“Ultimately all your business is, is its employees and its customers. If you don’t let your employees shape the business through their character and their ideas, it’s going to get pretty dull pretty quickly.”

Management includes quality checks such as dip-sampling customer service emails, looking for opportunities to improve, but it doesn’t mean putting a load of processes in place as a knee-jerk reaction every time someone makes a mistake.

“When something goes wrong, loads of systems and processes are usually put in place to deal with it, but all those systems and processes are built on that one little factor, and they always lose sight of all the knock-on effects.”

Matt gives an example from a previous business, where rules designed to deal with a handful of fraudulent customers ended up halving the number of new customers acquired. Those knock-on effects can only be avoided by involving a cross-section of people in the decision.

“One of the conditions of the culture of trusting people is that you accept things will go wrong, and then you fix them. What you do is look for trends, you don’t look for isolated incidents, and when you fix it, you look at how it’s going to affect other areas of the business. Asking ‘What is it we’re really trying to fix?’ and having as many stakeholders in that decision-making process as possible so it can be addressed with a rounded approach.”

A sustainable business

The proof, ultimately, rests in the numbers. Many customers start with a gift subscription, but 10% of those go on to become subscribers in their own right, a figure so high that some investors could hardly believe it. At the other end of the lifecycle, the churn rate is relatively low at 2% a month. Unlike some subscription businesses, though, Matt prides himself on not trying to keep customers hostage by making it difficult to leave.

“The point at which you make life difficult for someone, or trick them, that’s the end of that customer relationship. Why would you do that?”

He’s sees those tactics as being the inevitable result of strategies that prize acquisition and growth above all else, using initial offers which are too good to resist…but ultimately not sustainable unless you can keep hold of customers for at least a little while. That’s not what BeerBods is about.

“We want to be in this for the long term, and we want to build a long term sustainable business that our customers really value.”

It’s a fiercely competitive market, with 27 beer subscription services having launched since BeerBods. Many of them have heavy funding, and have pursued extremely aggressive, frankly unsustainable, growth. It has the potential to be a race to the bottom, and perhaps the only way to win such a race is to opt out of it, as BeerBods has done, by refusing to offer enormous discounts.

Funding any new business is tough. Matt started with a small amount of personal savings and a couple of credit cards. It was profitable from the start, but there is no escaping the fact that scaling up requires investment, and crowdfunding seemed a perfect fit.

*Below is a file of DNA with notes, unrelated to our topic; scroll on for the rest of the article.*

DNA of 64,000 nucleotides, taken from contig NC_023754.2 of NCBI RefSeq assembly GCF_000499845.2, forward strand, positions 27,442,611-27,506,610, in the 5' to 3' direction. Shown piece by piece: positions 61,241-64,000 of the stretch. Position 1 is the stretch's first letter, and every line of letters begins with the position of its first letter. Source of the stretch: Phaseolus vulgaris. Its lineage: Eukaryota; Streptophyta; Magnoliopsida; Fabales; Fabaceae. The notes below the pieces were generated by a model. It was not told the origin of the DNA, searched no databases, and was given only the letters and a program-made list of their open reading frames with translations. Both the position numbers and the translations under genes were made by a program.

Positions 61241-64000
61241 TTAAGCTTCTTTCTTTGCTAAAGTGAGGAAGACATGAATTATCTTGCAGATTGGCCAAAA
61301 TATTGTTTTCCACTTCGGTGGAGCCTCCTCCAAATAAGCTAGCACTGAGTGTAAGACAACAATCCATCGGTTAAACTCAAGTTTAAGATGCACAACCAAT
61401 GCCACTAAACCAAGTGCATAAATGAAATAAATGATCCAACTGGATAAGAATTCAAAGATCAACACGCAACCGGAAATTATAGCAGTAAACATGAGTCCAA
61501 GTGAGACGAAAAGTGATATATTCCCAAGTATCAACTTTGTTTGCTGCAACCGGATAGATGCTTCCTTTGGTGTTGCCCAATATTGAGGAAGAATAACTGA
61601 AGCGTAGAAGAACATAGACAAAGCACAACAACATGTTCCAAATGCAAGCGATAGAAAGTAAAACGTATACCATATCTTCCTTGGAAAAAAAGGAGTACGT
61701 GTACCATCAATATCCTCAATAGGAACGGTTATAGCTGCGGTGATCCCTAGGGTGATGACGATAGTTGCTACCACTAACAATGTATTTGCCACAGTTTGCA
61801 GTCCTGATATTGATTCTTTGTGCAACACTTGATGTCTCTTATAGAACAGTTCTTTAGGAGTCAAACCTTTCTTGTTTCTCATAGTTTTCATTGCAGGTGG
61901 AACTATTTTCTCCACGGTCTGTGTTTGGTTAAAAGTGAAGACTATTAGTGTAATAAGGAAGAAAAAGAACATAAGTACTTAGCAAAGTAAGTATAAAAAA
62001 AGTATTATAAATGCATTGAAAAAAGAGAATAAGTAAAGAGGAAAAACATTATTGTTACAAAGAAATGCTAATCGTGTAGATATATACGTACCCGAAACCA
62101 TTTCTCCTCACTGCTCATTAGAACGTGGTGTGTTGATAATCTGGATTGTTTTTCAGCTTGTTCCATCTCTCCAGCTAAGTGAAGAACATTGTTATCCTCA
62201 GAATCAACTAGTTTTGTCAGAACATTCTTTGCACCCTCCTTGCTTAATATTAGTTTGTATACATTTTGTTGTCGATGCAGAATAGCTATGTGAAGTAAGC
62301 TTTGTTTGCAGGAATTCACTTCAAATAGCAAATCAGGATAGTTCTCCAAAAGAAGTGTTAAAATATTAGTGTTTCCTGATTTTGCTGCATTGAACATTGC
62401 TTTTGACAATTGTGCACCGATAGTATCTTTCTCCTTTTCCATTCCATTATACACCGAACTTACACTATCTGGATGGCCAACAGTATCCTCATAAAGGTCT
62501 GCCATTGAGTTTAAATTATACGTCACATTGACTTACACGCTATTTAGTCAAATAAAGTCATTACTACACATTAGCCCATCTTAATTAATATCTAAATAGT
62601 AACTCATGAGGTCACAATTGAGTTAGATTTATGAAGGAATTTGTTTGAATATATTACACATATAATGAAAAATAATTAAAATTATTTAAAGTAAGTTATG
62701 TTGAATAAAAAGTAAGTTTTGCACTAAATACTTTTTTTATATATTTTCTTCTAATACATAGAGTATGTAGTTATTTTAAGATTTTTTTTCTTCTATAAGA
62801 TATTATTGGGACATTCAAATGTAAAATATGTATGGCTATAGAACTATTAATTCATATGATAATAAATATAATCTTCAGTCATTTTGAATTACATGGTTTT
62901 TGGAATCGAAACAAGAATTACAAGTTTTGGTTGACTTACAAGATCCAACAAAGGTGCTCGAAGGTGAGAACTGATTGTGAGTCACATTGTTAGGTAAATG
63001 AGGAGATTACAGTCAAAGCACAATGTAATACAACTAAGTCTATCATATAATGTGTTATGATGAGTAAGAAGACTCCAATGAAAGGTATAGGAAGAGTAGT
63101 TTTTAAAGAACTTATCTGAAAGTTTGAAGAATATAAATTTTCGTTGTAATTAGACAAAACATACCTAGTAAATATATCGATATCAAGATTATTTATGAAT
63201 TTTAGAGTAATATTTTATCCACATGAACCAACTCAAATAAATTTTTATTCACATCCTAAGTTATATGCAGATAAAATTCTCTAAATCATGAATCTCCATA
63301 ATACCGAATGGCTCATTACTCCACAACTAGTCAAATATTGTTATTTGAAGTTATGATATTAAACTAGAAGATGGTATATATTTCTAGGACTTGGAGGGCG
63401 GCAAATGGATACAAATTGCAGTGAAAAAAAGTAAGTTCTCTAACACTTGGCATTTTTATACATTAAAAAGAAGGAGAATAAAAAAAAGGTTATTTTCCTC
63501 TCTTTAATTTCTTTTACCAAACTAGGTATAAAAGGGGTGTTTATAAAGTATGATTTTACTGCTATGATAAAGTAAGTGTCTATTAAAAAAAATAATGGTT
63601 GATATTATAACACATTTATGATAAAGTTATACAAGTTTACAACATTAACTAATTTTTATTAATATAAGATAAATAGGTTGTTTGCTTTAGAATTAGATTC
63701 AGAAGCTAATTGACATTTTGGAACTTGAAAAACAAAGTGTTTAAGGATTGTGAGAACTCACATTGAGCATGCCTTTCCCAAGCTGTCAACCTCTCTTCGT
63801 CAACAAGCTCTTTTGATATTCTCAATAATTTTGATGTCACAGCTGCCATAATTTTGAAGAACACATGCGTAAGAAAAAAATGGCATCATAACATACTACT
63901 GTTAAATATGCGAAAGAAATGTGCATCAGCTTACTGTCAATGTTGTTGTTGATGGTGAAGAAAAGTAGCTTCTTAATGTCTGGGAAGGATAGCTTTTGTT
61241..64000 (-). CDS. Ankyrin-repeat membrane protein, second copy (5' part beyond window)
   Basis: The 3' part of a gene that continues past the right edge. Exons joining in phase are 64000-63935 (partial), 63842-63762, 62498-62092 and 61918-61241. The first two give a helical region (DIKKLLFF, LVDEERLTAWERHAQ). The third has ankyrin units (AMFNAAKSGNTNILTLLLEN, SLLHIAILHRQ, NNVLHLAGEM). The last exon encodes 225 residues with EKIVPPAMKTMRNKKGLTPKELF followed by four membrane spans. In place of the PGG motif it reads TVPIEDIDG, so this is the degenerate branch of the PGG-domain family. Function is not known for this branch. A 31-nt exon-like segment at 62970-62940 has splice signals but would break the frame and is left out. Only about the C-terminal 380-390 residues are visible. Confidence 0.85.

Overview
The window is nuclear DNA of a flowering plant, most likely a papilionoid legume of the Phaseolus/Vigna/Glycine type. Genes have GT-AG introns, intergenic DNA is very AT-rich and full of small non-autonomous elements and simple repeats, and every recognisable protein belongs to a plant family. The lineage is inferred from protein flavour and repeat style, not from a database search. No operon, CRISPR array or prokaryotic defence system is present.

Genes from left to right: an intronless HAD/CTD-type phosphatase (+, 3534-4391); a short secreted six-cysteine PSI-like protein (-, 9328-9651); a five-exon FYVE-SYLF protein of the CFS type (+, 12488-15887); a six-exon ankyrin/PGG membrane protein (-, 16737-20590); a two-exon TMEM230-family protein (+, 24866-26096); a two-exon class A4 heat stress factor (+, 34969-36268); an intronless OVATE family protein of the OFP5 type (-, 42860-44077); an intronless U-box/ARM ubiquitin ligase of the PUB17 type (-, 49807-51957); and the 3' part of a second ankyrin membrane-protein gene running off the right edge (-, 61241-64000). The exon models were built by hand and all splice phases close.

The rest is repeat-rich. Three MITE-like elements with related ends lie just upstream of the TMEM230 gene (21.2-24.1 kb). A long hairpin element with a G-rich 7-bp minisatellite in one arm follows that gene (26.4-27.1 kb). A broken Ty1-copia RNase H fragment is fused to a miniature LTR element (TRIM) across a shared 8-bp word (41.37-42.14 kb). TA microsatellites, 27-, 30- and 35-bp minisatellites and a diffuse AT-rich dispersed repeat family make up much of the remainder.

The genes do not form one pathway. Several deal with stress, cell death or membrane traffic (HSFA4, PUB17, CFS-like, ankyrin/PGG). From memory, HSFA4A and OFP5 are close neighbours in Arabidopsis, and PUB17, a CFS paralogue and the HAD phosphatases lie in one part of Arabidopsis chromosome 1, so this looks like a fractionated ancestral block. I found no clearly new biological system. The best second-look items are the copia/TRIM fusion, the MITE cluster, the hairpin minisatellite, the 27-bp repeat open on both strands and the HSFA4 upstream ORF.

“This way of involving your customers in your structure, and giving them a vested interest in your business, I thought it was just wonderful. It’s been really good to us.”

The business has raised over £400,000 in two rounds of funding, almost all of it coming in the form of relatively small investments from customers. The first round in 2014 saw BeerBods become the fastest funded business in crowdfunding history.

BeerBods for Business

Consumers are not the only customers. BeerBods is working with businesses who want to help their staff drink better beer, including a market research agency in London whose boss has apparently bought everyone in the organisation a gift subscription.

BeerBods Intelligence

More importantly, BeerBods intelligence is a consultancy offering that takes advantage of BeerBods’ excellent access to quantitative and qualitative insight about how customers perceive beer. It’s aimed at retailers or brewers who want to get more people drinking better beer, since few people in those businesses really understand craft beer and know how to sell it. Clients include one of the big breweries who is setting up a craft beer arm, but wants to do it in an honest way. This might seem at odds with the craft ethos, but as Matt says,

“We want to help make sure that the ones who do it properly are the ones that succeed. Advising the right corners of big beer about how they can do it better has been really interesting, and work I’m quite proud of when I see the output of it.”

Purpose

Purpose is a much abused word, but I think it’s the secret that makes BeerBods special. Mark Ritson, in a recent Marketing Week piece, commented

“Time and again companies have proved unwilling to stick to their lofty purpose statements when it costs them money. For purpose to have any meaning, corporations need to put it before profit.”

This is exactly right. Purpose, in business, is defined by being more important to you than profit, and BeerBods has a very clear sense of purpose.

“The reason this business exists is to get more people drinking better beer. That’s our purpose, that’s our role in the world.”